peshkova - Fotolia
A flaw in the Android browser, which Google no longer supports, was recently discovered that allows attackers to steal user data from the application. Google already patched the vulnerability for Chrome, which is now the default browser for Android devices, but the Android browser still sits on many devices. What is the best way to mitigate this issue?
Researchers from security firm Rapid7 Inc. found that Android Open Source Project browsers shipped with versions of the operating system prior to Android 4.4 (KitKat) are affected; Google replaced the AOSP browser with its Chrome browser in Android 4.4. This means approximately 75% of the fragmented Android ecosystem is affected, and it appears a fix has only been rolled out for Android 4.1 - 4.3, leaving earlier versions unpatched. Also, other browsers that are based on AOSP's code -- such as Samsung's browser -- also contain this flaw.
Users will have to wait for device vendors to import patches and release firmware updates. The timeframe for this to happen can vary greatly among manufacturers, devices and even countries as local carriers play a role in the distribution of over-the-air updates.
Enterprises should ensure all devices are upgraded to the latest version that doesn't contain the Android browser security vulnerability. Devices that can't be upgraded should be retired and replaced. If this is not an option, install the Chrome browser, as it's not affected. Be sure to make Chrome the default browser for opening links to prevent other apps from using the vulnerable browser which unfortunately can't be uninstalled.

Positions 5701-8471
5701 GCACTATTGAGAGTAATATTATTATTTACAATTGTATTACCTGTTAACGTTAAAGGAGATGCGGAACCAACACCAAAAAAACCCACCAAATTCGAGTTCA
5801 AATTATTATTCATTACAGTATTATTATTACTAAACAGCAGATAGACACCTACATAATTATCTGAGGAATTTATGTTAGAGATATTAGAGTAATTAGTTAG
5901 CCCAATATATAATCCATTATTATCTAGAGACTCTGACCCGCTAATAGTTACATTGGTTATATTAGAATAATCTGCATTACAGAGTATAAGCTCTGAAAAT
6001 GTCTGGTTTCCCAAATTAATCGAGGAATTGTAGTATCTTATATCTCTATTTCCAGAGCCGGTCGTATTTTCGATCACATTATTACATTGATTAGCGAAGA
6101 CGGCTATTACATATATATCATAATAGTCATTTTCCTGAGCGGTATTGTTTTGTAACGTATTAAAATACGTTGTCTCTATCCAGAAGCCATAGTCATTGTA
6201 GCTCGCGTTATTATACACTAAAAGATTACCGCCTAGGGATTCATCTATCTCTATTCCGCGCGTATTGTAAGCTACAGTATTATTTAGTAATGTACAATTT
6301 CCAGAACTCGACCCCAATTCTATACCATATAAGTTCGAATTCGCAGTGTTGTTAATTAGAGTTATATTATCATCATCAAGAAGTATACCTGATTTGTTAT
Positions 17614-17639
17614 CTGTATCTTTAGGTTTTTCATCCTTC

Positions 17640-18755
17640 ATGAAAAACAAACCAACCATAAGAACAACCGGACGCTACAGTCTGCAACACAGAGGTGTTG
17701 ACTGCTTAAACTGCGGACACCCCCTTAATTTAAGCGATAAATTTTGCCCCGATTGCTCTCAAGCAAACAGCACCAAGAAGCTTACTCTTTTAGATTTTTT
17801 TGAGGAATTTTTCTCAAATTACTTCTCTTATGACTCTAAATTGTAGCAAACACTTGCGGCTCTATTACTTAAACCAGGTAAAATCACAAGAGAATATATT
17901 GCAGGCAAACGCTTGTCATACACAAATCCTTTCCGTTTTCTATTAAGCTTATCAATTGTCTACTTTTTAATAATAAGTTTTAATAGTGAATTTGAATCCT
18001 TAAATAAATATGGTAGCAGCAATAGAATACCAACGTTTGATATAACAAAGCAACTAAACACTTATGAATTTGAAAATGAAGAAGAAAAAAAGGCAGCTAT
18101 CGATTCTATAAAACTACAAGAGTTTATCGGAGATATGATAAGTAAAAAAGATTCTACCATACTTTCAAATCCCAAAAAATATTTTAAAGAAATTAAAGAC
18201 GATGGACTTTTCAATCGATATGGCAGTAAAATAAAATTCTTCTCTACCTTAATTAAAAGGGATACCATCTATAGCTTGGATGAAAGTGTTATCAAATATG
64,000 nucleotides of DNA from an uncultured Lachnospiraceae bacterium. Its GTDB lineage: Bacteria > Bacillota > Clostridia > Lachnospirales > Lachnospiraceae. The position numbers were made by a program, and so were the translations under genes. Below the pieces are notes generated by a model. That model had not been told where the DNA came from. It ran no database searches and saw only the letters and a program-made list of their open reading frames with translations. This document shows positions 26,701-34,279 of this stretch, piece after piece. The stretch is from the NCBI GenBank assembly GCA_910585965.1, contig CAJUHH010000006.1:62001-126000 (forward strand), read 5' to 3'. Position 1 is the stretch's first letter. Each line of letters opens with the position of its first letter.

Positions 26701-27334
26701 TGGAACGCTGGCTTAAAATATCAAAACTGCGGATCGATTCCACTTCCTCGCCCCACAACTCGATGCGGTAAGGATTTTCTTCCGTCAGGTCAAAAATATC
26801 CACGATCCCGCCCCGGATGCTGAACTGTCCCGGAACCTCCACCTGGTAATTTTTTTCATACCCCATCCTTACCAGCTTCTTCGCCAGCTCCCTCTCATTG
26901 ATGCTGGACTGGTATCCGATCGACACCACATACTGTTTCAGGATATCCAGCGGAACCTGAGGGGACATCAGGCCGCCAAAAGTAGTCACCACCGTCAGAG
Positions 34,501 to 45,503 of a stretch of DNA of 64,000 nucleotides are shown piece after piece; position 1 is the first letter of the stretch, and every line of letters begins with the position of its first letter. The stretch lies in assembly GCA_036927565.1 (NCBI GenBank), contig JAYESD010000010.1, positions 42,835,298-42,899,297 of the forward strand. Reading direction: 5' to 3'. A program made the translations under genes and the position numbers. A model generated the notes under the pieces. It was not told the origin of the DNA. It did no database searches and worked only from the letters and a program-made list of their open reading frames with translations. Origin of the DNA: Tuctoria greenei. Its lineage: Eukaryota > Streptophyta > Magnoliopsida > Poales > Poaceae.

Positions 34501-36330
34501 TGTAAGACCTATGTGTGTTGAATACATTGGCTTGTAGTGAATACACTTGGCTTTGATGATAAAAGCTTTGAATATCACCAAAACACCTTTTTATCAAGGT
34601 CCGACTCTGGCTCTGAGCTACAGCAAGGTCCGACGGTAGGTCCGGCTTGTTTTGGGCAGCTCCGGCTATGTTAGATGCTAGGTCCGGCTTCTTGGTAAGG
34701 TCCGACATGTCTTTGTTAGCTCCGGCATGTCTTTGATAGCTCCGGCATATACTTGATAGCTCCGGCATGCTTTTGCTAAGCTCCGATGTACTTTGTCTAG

This is a serious vulnerability as it could lead to an attacker stealing session cookies and hijacking a user's session completely, so administrators should look to mitigate this risk as soon as possible.
Ask the Expert:
Perplexed about application security? Send Michael Cobb your questions today. (All questions are anonymous.)
Get SearchSecurity's latest tips and advice on Web browser security.
Dig Deeper on Mobile security threats and prevention
Related Q&A from Michael Cobb
Sending sensitive information in attachments is inherently unsafe, and the main way to secure them -- encryption -- can be implemented inconsistently... Continue Reading
Spyware can steal mundane information, track a user's every move and everything in between. Read up on the types of spyware and how to best fix ... Continue Reading
Explore the differences between symmetric vs. asymmetric encryption algorithms, including common uses and examples of both, as well as their pros and... Continue Reading